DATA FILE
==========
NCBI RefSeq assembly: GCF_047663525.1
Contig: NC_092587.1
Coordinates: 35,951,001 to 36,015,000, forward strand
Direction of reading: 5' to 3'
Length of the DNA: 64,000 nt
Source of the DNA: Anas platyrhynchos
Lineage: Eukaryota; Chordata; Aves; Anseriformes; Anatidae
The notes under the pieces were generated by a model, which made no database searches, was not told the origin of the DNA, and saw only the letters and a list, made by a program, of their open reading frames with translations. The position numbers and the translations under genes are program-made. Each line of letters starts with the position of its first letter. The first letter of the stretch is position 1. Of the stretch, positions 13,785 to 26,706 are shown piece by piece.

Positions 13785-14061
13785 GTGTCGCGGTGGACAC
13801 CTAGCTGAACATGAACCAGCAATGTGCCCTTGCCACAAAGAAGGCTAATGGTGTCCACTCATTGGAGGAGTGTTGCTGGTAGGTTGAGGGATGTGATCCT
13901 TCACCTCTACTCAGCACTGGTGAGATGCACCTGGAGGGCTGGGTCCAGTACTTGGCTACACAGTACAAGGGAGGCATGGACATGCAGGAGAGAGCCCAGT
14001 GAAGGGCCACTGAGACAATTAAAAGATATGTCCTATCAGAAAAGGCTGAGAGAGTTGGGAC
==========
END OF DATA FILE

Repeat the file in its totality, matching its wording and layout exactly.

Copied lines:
NCBI RefSeq assembly: GCF_047663525.1
Contig: NC_092587.1
Coordinates: 35,951,001 to 36,015,000, forward strand
Direction of reading: 5' to 3'
Length of the DNA: 64,000 nt
Source of the DNA: Anas platyrhynchos
Lineage: Eukaryota; Chordata; Aves; Anseriformes; Anatidae
The notes under the pieces were generated by a model, which made no database searches, was not told the origin of the DNA, and saw only the letters and a list, made by a program, of their open reading frames with translations. The position numbers and the translations under genes are program-made. Each line of letters starts with the position of its first letter. The first letter of the stretch is position 1. Of the stretch, positions 13,785 to 26,706 are shown piece by piece.

Positions 13785-14061
13785 GTGTCGCGGTGGACAC
13801 CTAGCTGAACATGAACCAGCAATGTGCCCTTGCCACAAAGAAGGCTAATGGTGTCCACTCATTGGAGGAGTGTTGCTGGTAGGTTGAGGGATGTGATCCT
13901 TCACCTCTACTCAGCACTGGTGAGATGCACCTGGAGGGCTGGGTCCAGTACTTGGCTACACAGTACAAGGGAGGCATGGACATGCAGGAGAGAGCCCAGT
14001 GAAGGGCCACTGAGACAATTAAAAGATATGTCCTATCAGAAAAGGCTGAGAGAGTTGGGAC